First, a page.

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Total number of comments: 7 (since 2013-11-28 16:37:32)

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  • The New Muslim World: Dictators on Trial
    • If Omar al-Bashir, mass murderer, goes on trial that would have profound implications for both the Middle East and Africa. He seems to receive a lot of international tolerance, unlike other dictators though.

  • Turkey, Egypt and Israel
    • Still very much a nationalist 09/13/2011 at 10:19 am

      Erdogan seems very nationalistic. Maybe somewhat less so than Kemalists, yet still a hard-line nationalist.

      He seems to have bigoted (and hostile) views about Armenians and dislikes Greek-Cypriots. He does not want Greek-Cypriots to drill for oil off the coast. Erdogan seems to have decided to shelve his Kurdish opening also. His policies towards the Kurds cannot be deemed to outside of a form of excluvisist Turkish nationalism (though a little bit less severe than his predecessors).

      He is pro-Arab, but not favorable to many other ethnic groups in the neighborhood.

  • Gates: Winding down the Wars
    • Congress could have been involved 06/20/2011 at 2:35 pm

      Gates is definitely not helping NATO with his constant questionable critiques of the European allies.

      It was a huge gaffe when he tried to suggest that many in Europe were heavily responsible for the increasing separation of Turkey from the West and the trends in its foreign policy.

    • Congress could have been involved 06/20/2011 at 2:30 pm

      It seems fairly obvious that wanton and reckless commitment of military force to wars and operations that were not adequately thought out or were terribly ill-advised will be scaled back in the current political climate.

      A growing amount of Congress members have finally come to realize that being too quick to deploy ground forces over long periods of time has been an error. This is particularly so when much of the rest of the world seems extremely reluctant to become involved in these endeavors.

      The population is extremely annoyed at politicians and generals that seem to require year after year to end the existing military commitments.

      The main question is what is going to happen in Afghanistan.

  • Top Ten Mistakes in the Libya War
    • Congress could have been involved 06/20/2011 at 2:24 pm

      Why did Obama not seek Congressional support for the Libyan operation? Was it not so that there was enough support to get a resolution authorizing military strikes through?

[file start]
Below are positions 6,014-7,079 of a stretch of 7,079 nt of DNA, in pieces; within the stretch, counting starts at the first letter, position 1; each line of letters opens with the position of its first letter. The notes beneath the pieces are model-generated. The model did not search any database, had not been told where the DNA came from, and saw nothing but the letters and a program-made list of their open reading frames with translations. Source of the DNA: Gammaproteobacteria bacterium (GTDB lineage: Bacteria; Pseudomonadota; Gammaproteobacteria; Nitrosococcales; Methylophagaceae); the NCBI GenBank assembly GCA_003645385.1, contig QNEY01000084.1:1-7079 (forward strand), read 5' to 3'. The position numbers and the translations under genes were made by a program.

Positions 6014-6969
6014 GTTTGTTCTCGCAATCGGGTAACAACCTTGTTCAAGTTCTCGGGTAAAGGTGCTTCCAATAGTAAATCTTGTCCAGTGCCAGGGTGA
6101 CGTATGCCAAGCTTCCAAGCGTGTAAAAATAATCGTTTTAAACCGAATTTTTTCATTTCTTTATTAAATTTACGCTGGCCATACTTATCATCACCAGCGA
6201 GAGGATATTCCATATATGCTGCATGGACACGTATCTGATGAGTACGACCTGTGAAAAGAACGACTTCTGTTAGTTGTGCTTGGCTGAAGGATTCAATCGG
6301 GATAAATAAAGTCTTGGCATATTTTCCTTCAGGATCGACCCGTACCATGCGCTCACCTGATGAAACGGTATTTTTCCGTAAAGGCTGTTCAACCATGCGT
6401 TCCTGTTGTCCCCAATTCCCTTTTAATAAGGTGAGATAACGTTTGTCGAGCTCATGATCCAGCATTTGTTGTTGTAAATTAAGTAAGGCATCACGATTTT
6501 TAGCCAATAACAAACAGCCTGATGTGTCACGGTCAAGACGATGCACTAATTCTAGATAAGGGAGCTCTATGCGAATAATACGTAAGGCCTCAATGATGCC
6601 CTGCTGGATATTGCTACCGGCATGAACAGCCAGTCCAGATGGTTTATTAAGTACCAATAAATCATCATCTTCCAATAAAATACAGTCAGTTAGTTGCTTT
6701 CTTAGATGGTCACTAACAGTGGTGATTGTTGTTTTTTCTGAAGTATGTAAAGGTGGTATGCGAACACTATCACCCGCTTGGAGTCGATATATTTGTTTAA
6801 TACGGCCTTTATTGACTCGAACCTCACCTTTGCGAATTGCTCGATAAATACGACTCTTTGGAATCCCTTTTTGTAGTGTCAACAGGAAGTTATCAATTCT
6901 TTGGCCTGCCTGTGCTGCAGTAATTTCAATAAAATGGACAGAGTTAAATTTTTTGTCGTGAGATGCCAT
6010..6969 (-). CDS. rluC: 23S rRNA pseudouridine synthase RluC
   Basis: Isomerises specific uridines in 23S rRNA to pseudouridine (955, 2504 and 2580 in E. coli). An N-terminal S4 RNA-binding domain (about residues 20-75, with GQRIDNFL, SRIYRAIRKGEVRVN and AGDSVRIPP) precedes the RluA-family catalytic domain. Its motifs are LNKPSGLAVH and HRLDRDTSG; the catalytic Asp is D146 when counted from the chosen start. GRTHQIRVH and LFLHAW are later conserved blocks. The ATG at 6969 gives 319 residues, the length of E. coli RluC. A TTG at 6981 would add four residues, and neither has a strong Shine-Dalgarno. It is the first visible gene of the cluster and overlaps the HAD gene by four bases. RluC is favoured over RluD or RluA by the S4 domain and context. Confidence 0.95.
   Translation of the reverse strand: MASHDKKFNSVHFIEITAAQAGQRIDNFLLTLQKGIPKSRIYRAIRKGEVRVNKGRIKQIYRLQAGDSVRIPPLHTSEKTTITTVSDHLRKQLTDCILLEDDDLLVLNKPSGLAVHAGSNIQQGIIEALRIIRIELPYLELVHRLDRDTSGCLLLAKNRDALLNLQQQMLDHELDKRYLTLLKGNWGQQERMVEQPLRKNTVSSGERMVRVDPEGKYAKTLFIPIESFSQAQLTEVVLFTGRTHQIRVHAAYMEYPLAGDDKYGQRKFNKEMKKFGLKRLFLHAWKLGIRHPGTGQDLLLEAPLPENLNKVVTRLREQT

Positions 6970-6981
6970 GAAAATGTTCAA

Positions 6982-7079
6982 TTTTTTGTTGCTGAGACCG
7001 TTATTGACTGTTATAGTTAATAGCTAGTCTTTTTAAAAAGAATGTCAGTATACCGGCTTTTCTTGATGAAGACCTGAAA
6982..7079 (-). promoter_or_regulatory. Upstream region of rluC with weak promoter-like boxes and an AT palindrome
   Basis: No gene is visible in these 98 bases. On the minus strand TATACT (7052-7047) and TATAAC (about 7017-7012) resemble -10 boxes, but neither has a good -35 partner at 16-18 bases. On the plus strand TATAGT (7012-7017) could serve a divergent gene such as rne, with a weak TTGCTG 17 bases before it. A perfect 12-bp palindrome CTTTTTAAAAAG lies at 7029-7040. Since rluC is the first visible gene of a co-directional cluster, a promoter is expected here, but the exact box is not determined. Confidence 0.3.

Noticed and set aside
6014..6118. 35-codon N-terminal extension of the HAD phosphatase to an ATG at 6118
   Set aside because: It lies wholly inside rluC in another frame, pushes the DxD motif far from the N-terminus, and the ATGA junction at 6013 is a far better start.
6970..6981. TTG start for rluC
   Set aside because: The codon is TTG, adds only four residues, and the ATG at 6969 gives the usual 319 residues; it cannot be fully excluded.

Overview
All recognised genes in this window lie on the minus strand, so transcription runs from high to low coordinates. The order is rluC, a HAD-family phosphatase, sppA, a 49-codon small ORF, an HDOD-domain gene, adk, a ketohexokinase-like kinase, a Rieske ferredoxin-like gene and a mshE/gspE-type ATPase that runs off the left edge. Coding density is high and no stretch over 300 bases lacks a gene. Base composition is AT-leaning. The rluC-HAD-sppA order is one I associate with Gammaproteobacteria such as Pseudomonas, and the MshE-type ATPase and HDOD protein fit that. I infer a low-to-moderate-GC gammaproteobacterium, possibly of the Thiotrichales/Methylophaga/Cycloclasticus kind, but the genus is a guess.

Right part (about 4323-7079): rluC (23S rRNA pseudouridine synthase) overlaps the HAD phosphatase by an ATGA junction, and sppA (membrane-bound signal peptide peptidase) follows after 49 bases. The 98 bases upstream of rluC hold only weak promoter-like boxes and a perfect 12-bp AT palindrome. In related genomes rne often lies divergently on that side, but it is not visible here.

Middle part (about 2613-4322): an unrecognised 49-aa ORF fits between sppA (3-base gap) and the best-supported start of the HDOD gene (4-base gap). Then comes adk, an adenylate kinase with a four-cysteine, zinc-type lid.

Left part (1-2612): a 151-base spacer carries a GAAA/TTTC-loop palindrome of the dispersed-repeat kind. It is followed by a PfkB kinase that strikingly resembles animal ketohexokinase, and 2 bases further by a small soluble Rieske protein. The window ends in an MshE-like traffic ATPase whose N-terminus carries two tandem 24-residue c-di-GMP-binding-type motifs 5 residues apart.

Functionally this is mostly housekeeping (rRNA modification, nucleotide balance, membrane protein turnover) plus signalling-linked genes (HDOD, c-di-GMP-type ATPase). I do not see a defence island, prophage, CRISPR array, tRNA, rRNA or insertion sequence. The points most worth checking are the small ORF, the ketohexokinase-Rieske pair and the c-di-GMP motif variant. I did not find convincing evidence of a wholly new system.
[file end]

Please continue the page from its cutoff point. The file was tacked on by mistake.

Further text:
It is quite clear that Obama takes a very expansive view of Presidential war making powers despite his effort to claim otherwise in 2008. This problem seems to be powerful self inflicting blow on the administration and will likely cause it future problems with foreign policy.

      A side note: The Libyan operation seems to be increasing support for a rapid withdrawal from Afghanistan.

  • Impatient Rebels Critique NATO Aid
    • Seeking information 04/06/2011 at 8:16 pm

      This has probably been discussed before, but why would NATO not have seriously investigated the possibility of calling on Egypt to assist the rebels with their army?

      I have read that the Egyptian army is far more powerful than the forces under Ghaddafi's command. NATO could continue to supply air-strikes to assist the Libyan and Egyptian ground forces in this scenario. NATO could fund the whole expeditionary force if needed.

      NATO seems to have basically decided that regime change is the most probable means by which the carnage in Libya will end. Therefore a sizeable (but not overly so) force from Egypt could be deploy to assist the rebels in capturing the central cities. The rebel forces would always be the ones to stage the "liberation" of the city.

      Egyptian and/or Tunisia forces could help lift the siege of Misrata if they could intervene before it falls. In this scenario so the regime would likely be doomed then the international coalition, the rebels, and the Egyptian (and maybe Tunisian) forces could try to convince the Ghaddafi loyalist soldiers to ditch the regime. They could even offer to let them stage a liberation in the cities on behalf of the rebel leadership.

      Of course this would be clearly be regime change and intervention in a civil war (which seems to already have happened though on a much lower level of intensity and support than this would entail), but since the collapse of the Ghaddafi run state seems to be necessary for the NATO mission to be fulfilled then it would seem a potential option.

      Note: I am not advocating for or against any of these policy ideas. I am just presenting this option and trying to find out why it has not been seriously considered.

  • UN Allies Strike Convoy near Brega as Rebels begin Oil Exports
    • Seeking information 04/05/2011 at 8:44 pm

      The NATO plan appears to be to seek (and promote) the unraveling of the Ghaddafi regime. The rebels, and their leadership, seem to want to advance into Tripoli and the western border or at least into central Libya.

      Will a synthesis emerge?

      Is NATO airpower capable of ensuring that Ghaddafi's forces cannot capture Adjabia in the coming weeks? Would Ghaddafi's forces likely hold position at Brega and the cities further west rather than risk advancing with aerial bombardment?

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